In the most simple terms, virtual communication is when people communicate without being face-to-face and this has naturally increased exponentially during the COVID-19 pandemic, and seems to be here to stay – at least, for the foreseeable future.
Communication is essential when managing or working with a team and it becomes even more important when your team is distributed across their own home-offices. Even without the lockdown restrictions, there are a lot of people that are still at home working and avoiding social contact, so online and mobile interactions have grown (and are still growing) at an unprecedented rate in the last couple of months.
The technology we already knew, but people found new ways to use it, such as hosting virtual parties and reunions in professional and casual contexts. According to Ami Rokach, a psychologist and expert in loneliness referenced in this article on the BBC, this happened not only for professional reasons but also because since many of us are cut off from offline social interaction, we opted for voice and video calls as alternatives to keep us closer. Fortunately, we live in a highly globalized world and we are always connected through the internet, messages, or phone calls. However, none of these replaces human contact. Today, we realize that we are able to work in isolation, thanks to technological development and the investments in communication infrastructures, but we still need a plan for the human side on digital communication.
For example, while schools have been closed, there was no previous plan for an online schedule to keep students active and involved in school activities for an entire day, as they usually do when physically going to school. Don’t get us wrong - all the effort made by parents, students and teachers was amazing -, but the truth is that the system was not ready to turn digital from one day to another. Even teachers who already adopted online teaching methods faced the challenge to communicate to an audience that didn’t react or interact. They didn’t know if students were paying attention or having doubts, because in many cases the cameras were switched off.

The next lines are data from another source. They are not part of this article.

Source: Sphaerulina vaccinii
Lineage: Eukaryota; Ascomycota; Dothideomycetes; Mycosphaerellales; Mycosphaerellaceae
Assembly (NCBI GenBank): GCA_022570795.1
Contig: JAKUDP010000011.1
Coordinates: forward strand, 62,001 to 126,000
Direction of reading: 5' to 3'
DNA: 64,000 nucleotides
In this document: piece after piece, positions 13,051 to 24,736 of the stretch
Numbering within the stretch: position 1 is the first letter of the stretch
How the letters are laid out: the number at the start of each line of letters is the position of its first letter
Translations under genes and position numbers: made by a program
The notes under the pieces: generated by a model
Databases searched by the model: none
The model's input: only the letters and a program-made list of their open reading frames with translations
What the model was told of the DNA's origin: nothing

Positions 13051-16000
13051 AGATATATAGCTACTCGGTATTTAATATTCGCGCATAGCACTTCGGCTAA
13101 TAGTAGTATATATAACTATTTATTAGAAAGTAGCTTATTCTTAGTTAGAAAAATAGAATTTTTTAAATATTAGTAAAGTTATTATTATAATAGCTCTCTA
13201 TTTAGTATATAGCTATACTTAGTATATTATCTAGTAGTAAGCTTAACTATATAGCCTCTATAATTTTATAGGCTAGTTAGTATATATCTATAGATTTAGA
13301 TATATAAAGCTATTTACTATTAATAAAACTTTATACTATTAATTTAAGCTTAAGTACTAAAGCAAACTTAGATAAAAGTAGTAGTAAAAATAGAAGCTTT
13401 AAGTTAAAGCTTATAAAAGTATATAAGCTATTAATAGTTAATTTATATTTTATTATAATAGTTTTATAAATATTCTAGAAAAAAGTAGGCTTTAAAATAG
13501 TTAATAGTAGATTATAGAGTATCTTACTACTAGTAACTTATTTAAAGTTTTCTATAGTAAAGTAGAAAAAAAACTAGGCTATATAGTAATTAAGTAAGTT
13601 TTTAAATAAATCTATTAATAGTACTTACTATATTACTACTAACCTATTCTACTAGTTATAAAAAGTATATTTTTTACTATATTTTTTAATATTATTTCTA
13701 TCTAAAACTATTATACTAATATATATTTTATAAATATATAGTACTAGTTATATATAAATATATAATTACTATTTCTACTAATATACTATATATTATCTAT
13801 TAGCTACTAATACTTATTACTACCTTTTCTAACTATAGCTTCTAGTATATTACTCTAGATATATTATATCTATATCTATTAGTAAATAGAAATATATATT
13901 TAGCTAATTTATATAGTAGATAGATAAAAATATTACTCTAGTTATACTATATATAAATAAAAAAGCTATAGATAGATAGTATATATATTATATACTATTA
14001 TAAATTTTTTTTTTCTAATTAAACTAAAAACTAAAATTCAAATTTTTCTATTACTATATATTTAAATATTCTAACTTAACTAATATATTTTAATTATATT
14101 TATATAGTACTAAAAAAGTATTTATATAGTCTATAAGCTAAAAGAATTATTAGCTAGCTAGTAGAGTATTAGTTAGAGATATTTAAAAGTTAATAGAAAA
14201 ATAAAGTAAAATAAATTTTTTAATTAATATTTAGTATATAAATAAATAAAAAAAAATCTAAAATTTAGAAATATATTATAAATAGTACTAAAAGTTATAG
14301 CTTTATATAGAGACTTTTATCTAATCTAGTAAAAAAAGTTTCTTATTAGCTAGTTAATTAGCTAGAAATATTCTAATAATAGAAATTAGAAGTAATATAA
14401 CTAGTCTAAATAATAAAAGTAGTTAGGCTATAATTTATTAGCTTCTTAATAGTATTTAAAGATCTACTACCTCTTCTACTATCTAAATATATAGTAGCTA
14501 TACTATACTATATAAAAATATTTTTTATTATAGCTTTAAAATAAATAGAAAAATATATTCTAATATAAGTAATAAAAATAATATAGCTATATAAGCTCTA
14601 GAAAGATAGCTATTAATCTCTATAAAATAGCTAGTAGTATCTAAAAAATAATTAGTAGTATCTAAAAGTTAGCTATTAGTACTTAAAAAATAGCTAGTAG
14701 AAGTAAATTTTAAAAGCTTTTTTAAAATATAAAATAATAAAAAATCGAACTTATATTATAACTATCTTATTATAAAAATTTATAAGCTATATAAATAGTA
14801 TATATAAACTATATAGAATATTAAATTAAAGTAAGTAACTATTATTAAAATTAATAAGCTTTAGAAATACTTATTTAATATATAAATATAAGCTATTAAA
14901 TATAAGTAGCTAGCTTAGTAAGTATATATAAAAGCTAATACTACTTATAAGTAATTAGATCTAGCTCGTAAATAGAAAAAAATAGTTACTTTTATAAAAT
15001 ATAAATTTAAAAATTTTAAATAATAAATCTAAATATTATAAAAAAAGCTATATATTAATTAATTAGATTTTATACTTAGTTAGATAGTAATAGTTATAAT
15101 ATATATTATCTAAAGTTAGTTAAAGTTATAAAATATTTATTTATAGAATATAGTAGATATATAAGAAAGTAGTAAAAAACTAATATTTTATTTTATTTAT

This shows that the technological development in this area still needs to be improved so we can fill these gaps. Digital tools should be a solution to bypass isolation and to keep mental health in place, but while it is true that some people feel more connected with others online, it is troubling to others who are not as familiar and well-versed in technology and how it works, as described by Jean Kim, a clinical assistant professor of psychiatry at George Washington University.
At Didimo, we believe that technology should be an ally to address all these issues: to overcome the lack of humanity in virtual interactions and to find a secure and comfortable way to keep privacy when using digital communication, for example, digital humans who can bring empathy and personal peculiarities to online interactions, giving a new dynamic to distance learning.
Let's go back to school operation during a pandemic. Imagine a secure platform, in which students and teachers can use their digital representation. Each person would have neither an animated avatar, nor a highly complex structure at home, but would be able to create their own digital identity, with their facial expressions and nuances. The entire classroom would be replicated but in the digital world. The courses would be taught, and students would be able to ask questions, all through their digital human. The teacher would also be familiar to them, which would facilitate the learning process since the relationship they established in the offline world is very important for the students.
Outside the described context, there are still other big challenges. We talk about elderly people who have been more isolated than ever. Or disabled persons for whom communication is just one more barrier to inclusion. Their ignorance of digital tools and their dependence on third parties still need to be addressed. Digital literacy and a digital tool capable of representing them as they would like to be seen would be essential pieces to improve their daily routine.
We have the necessary technology to make the best of this troubled period, but we need a plan to put it into action in a way that can be extended to all professions and sectors. We must remember that, even if, recently, some companies moved freely to digital in a relatively smooth way, there are children, young people, parents and the elderly groups that have been forced to restructure their routines, without a script or good practices to follow. Unplanned moments make us more creative and curious. We need to find new angles and opportunities to successfully overtake this period.